George Kambosos Jr reacts to win over Teofimo Lopez
By Huck Allen: George Kambosos Jr. looked relatively unmarked a day after his 12 round split decision victory over Teofimo Lopez last Saturday night at Madison Square Garden in New York.
Kambosos (20-0, 10 KOs) weathered an early storm of heavy artillery fire from the big-punching undisputed lightweight champion Teofimo (16-1, 12 KOs) to wear him down and win a decision.
By championship rounds, Teofimo, 24, looked shelled-shocked from the mentally draining hit & run tactics employed by Kambosos. Teofimo wasn’t prepared for this kind of warfare, and he and his trainer Lopez Sr. had no answers to this battle strategy.
When Teofimo did attack in straight lines, he was met with a barrage of fire from Kambosos, frequently stopping his forward momentum, paralyzing him.
One could tell that the stress of continuous attacks from the more energetic Kambosos wore Teofimo down to the point where he looked like a tired fighter by the 11th.
Teofimo was climbing out of the trenches into no man’s land, pushing his attacks in predictable straight lines, which proved ineffective due to the circular movement Kambosos utilized.
Teofimo predictably started fast
“It feels good. All the hard work and the many years in the dark and in the trenches to pay off last night,” said George Kambosos Jr. to Matchroom Boxing a day after his win last Saturday night against Teofimo Lopez.
“We knew he was going to come out firing, and that was part of the psychological games to get him, and I knew he’d come crazy. I just stayed calm, stayed composed through all his shots.
“I took a couple, but I knew his power wasn’t going to phase me
“You saw me in that fight, and in that battle, I had everything. No matter what, round by round, I was still going to be there and win by any means.
“I knew when I stepped inside those ropes; every stone was not left unturned because I put so much work when I stepped in there.
“I knew that when I stepped in there and that I knew it got tough, I had to be in the trenches, I was fully prepared,” Kambosos said.
Kambosos played the mentally weak Teofimo like a violin by getting him worked up in the weeks heading into the fight by talking of inevitable victory and showing no signs of self-doubt.
Teofimo looked angry in the first two rounds, scowling and loading up on everything he threw.
George knew Teofimo couldn’t break him
“I put in the work, and I really believed in myself. Many didn’t, but the most important thing is I believed in myself. I went in there round by round, dissected him, and took all his belts.
“I believed probably from my grandparents and from my ancestors. That lineage of Spartan warriors that we have, and I think it’s from there. It’s that mental toughness that I have; I feel like I’m unbreakable.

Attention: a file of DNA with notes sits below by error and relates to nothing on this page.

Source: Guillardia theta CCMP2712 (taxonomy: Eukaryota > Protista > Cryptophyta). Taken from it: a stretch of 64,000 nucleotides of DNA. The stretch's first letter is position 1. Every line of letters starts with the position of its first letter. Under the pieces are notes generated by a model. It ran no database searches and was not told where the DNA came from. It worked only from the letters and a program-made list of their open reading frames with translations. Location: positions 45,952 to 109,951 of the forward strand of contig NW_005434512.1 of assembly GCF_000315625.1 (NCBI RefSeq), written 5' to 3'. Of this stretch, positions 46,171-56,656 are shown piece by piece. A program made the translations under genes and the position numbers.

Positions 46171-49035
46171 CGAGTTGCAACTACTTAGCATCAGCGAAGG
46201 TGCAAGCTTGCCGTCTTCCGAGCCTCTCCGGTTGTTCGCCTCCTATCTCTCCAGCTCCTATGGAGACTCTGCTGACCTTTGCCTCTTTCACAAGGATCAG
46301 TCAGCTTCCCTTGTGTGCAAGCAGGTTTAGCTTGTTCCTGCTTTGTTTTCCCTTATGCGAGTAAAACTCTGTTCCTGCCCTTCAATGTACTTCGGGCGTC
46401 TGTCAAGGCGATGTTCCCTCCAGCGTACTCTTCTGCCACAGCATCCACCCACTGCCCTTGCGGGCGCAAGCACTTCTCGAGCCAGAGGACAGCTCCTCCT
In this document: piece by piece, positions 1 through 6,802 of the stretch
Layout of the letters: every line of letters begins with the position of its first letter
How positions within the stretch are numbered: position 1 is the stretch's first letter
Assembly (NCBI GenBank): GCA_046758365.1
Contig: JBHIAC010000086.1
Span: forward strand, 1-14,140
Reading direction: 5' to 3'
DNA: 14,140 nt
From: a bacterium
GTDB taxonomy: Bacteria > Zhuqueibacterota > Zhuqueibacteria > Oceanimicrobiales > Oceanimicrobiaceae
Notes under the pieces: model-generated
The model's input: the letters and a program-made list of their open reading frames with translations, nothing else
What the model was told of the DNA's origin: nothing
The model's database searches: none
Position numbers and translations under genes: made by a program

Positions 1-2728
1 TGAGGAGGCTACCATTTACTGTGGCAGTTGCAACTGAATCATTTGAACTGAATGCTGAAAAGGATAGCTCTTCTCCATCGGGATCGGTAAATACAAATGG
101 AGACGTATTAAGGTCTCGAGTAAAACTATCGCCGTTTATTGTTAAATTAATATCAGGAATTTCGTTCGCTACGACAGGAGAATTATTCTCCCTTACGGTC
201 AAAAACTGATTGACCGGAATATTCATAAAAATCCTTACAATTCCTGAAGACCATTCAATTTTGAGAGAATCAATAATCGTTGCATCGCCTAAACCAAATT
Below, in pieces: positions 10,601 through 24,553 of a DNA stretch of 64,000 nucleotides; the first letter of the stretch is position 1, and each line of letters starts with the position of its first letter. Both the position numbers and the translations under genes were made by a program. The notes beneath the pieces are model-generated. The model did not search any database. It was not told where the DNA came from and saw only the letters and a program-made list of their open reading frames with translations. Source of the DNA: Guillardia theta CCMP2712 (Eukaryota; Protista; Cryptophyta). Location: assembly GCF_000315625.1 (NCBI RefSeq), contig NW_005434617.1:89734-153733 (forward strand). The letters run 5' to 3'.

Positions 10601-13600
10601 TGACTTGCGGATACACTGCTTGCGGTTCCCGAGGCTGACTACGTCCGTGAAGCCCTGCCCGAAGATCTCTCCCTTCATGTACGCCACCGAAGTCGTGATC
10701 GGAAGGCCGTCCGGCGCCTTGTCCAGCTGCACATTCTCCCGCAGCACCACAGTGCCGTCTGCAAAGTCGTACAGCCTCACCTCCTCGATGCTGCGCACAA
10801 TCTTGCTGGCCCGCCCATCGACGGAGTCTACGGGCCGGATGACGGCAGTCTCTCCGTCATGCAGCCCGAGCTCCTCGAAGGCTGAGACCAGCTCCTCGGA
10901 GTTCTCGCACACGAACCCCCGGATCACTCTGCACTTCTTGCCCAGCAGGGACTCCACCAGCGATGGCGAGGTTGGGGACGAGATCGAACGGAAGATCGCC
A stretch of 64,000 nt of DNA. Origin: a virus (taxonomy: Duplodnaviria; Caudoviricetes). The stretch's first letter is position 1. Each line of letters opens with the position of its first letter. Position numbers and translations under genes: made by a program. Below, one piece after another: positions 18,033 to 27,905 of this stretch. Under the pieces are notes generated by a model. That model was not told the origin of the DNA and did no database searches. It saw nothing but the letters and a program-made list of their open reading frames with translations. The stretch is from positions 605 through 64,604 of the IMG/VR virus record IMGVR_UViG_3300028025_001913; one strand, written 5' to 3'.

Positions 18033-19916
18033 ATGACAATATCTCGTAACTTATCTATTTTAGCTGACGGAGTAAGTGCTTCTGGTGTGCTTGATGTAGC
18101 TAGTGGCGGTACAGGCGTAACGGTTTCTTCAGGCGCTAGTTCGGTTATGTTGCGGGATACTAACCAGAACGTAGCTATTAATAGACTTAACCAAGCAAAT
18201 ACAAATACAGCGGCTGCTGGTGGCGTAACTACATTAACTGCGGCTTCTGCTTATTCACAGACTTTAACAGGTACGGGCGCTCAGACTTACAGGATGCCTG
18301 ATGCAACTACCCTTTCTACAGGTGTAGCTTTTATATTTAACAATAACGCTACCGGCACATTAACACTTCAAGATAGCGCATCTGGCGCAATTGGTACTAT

“What was he going to break me with? He hit me with his best shots, put me down, and I was going to get back up no matter what,” said Kambosos on Teofimo.
“I knew he made a mistake when he stepped in a little bit too heavy, and I lined him up with a beautiful right hand, caught him clean, and put him down [in the first round]. My life changed.
“That was what my plan was, and that’s what I did,” said Kambosos on his strategy to hit Teofimo with his best right hand in the first round to get respect right away.
“Round by round, that was the game plan,” Kambosos said on his game plan to win round by round. “He said he was going to be over with in the first round, but what was he going to do in the next eleven?” Kambosos said
Teofimo only fought in a sustained manner in rounds one and ten. Other than those two rounds, Teofimo only threw sporadic shots and looked for one big knockout punch rather than throwing combinations.
Likely, Teofimo didn’t possess the energy needed to throw combinations and put constant pressure on Kambosos the way he needed to win a decision or score a knockout.
You hate to discredit Kamnbosos for his win, but against a fighter with a better gas tank and ring IQ like Vasily Lomachenko, Devin Haney, or Gervonta Davis, he would have been fighting an uphill battle.
Kambosos’ strategy of using movement to find weak points in Teofimo’s defense wouldn’t have been effective against quality fighters like Tank, Lomachenko, or Haney.
Kambosos learned to stay calm under fire
“I knew after the first round was done, I was going to keep dictating and picking away, grinding away, being in the trenches, and doing what I had to do to win this fight,” said Kambosos.
“It was more of a flash knockdown. I think I got a little bit too excited with the crowd, and I felt that I was going to run him over and put him to the sword,” said Kambosos on him getting knocked down by Teofimo in the tenth round.
“I was picking him apart, and that’s a good learning curve too. Don’t get too emotional, and I got a little emotional at that stage and lost my composure, and that’s when I got put down.
“I got back up, and I was, ‘Okay, I’m going to get back to the game plan. That’s when I boxed unbelievable championship rounds and cemented the victory,” said Kambosos on him regrouping after being dropped in the tenth.
The hardest part of the fight for Kambosos was surviving the onslaught from Teofimo in rounds one and ten, as those were the points of the contest that Teo went all out trying to score a knockout.
Teofimo had nothing left in his gas tank after the energy that he expended in the tenth. It was pretty smooth sailing for Kambosos to cement his victory by outworking him in rounds eleven and twelve.
If Teofimo had pushed his body to the limits in the 11th and 12th, Kambosos would have taken advantage of his aggression by knocking him down again.
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- December 10: Lopez vs Martin at Madison Square Garden LIVE on ESPN